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Diarrhea describes loose, watery stools that occur more frequently than usual. Diarrhea is something everyone experiences. Diarrhea often means more-frequent trips to the toilet and a greater volume of stool.
In most cases, diarrhea signs and symptoms usually last a couple of days. But sometimes diarrhea can last for weeks. In these situations, diarrhea can be a sign of a serious disorder, such as inflammatory bowel disease, or a less serious condition, such as irritable bowel syndrome.
Diarrhea occurs when the food and fluids you ingest pass too quickly or in too large an amount — or both — through your colon. Normally, your colon absorbs liquids from the food you eat, leaving a semisolid stool. But if the liquids from the foods you eat aren’t absorbed, the result is a watery bowel movement.
A number of diseases and conditions can cause diarrhea. Common causes of diarrhea include:
- Viruses. Viruses that can cause diarrhea include Norwalk virus, cytomegalovirus and viral hepatitis. Rotavirus is a common cause of acute childhood diarrhea.
Bacteria and parasites. Contaminated food or water can transmit bacteria and parasites to your body. Parasites such as Giardia lamblia and cryptosporidium can cause diarrhea.
Common bacterial causes of diarrhea include campylobacter, salmonella, shigella and Escherichia coli. Diarrhea caused by bacteria and parasites can be common when traveling in developing countries and is often called traveler’s diarrhea.
- Medications. Many medications can cause diarrhea. The most common are antibiotics. Antibiotics destroy both good and bad bacteria, which can disturb the natural balance of bacteria in your intestines. This disturbance sometimes leads to an infection with bacteria called Clostridium difficile, which also can cause diarrhea.
Lactose intolerance. Lactose is a sugar found in milk and other dairy products. Many people have difficulty digesting lactose and experience diarrhea after eating dairy products.
Your body makes an enzyme that helps digest lactose, but for most people, the levels of this enzyme drop off rapidly after childhood. This causes an increased risk of lactose intolerance as you age.
- Fructose. Fructose, a sugar found naturally in fruits and honey and added as a sweetener to some beverages, can cause diarrhea in people who have trouble digesting it.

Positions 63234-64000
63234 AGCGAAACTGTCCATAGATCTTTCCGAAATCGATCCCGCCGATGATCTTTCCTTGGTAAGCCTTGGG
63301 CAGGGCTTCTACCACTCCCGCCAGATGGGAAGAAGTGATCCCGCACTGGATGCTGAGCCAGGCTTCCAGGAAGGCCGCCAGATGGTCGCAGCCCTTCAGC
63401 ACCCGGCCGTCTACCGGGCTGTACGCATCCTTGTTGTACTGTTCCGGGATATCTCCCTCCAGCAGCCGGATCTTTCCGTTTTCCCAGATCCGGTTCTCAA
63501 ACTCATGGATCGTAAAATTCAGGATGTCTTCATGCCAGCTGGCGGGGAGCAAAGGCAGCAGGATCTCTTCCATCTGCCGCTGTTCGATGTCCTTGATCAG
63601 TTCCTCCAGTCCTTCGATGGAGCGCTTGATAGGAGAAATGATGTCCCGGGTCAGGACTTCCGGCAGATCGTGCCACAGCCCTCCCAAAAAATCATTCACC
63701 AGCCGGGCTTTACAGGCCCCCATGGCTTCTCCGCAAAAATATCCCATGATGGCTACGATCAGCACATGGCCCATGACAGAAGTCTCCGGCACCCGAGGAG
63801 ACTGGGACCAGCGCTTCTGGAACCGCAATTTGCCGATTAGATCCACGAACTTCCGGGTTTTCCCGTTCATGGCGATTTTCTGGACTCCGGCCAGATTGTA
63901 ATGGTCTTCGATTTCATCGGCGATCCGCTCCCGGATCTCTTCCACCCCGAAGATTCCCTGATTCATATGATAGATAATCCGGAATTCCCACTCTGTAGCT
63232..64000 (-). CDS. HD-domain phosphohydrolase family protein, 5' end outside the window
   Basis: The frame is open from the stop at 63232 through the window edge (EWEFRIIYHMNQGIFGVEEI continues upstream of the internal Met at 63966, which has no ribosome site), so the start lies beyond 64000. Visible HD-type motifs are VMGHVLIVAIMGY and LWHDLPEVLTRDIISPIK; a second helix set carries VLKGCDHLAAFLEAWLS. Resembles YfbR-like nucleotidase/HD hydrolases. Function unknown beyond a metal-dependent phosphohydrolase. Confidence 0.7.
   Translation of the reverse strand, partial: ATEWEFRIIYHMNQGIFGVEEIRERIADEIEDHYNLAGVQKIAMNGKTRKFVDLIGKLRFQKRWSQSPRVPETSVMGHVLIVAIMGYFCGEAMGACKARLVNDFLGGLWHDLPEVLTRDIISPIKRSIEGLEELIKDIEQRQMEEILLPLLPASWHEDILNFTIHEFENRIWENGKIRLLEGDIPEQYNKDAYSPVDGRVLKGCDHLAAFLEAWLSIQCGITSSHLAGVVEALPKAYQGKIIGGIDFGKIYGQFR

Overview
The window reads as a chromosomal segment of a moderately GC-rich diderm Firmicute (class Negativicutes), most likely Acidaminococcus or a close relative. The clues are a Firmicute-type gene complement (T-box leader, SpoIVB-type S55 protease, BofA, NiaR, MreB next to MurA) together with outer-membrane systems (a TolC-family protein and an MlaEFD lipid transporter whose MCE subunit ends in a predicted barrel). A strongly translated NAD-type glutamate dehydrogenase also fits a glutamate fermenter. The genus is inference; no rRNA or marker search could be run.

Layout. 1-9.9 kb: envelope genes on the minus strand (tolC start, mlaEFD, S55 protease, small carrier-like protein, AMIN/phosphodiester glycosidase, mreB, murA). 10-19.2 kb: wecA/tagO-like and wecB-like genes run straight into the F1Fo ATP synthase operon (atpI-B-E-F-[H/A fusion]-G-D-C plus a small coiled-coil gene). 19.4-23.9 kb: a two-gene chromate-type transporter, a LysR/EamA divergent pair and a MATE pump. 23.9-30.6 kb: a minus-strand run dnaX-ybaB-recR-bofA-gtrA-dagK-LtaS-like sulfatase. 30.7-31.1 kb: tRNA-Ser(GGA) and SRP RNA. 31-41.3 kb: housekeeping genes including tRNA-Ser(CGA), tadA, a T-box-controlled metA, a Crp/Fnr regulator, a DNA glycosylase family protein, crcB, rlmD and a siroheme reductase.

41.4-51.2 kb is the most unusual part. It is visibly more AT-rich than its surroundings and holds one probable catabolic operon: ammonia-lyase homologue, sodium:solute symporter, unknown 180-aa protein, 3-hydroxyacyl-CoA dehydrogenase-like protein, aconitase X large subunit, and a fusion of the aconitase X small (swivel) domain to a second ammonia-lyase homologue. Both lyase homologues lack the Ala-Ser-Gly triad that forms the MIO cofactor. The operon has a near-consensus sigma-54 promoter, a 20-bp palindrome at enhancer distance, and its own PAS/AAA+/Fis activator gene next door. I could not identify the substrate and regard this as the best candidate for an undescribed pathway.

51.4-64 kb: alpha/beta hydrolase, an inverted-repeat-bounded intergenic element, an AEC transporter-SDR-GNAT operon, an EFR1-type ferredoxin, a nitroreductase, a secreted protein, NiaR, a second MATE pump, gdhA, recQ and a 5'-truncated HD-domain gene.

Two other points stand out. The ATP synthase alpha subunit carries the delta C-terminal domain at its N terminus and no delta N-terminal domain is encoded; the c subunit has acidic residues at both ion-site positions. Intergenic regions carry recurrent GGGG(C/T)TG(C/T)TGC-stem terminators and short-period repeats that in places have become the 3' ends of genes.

- Artificial sweeteners. Sorbitol and mannitol, artificial sweeteners found in chewing gum and other sugar-free products, can cause diarrhea in some otherwise healthy people.
- Surgery. Some people may experience diarrhea after undergoing abdominal surgery or gallbladder removal surgery.
- Other digestive disorders. Chronic diarrhea has a number of other causes, such as Crohn’s disease, ulcerative colitis, celiac disease, microscopic colitis and irritable bowel syndrome.
Signs and symptoms associated with diarrhea may include:
- Frequent, loose, watery stools
- Abdominal cramps
- Abdominal pain
- Blood in the stool
When to see a doctor
If you’re an adult, see your doctor if:
- Your diarrhea persists beyond two days
- You become dehydrated — as evidenced by excessive thirst, dry mouth or skin, little or no urination, severe weakness, dizziness or lightheadedness, or dark-colored urine
- You have severe abdominal or rectal pain
- You have bloody or black stools
- You have a fever above 102 F (39 C)
In children, particularly young children, diarrhea can quickly lead to dehydration. Call your doctor if your child’s diarrhea doesn’t improve within 24 hours or if your baby:
- Hasn’t had a wet diaper in three or more hours
- Has a fever above 102 F (39 C)
- Has bloody or black stools
- Has a dry mouth or cries without tears
- Is unusually sleepy, drowsy, unresponsive or irritable
- Has a sunken appearance to the abdomen, eyes or cheeks
- Has skin that doesn’t flatten if pinched and released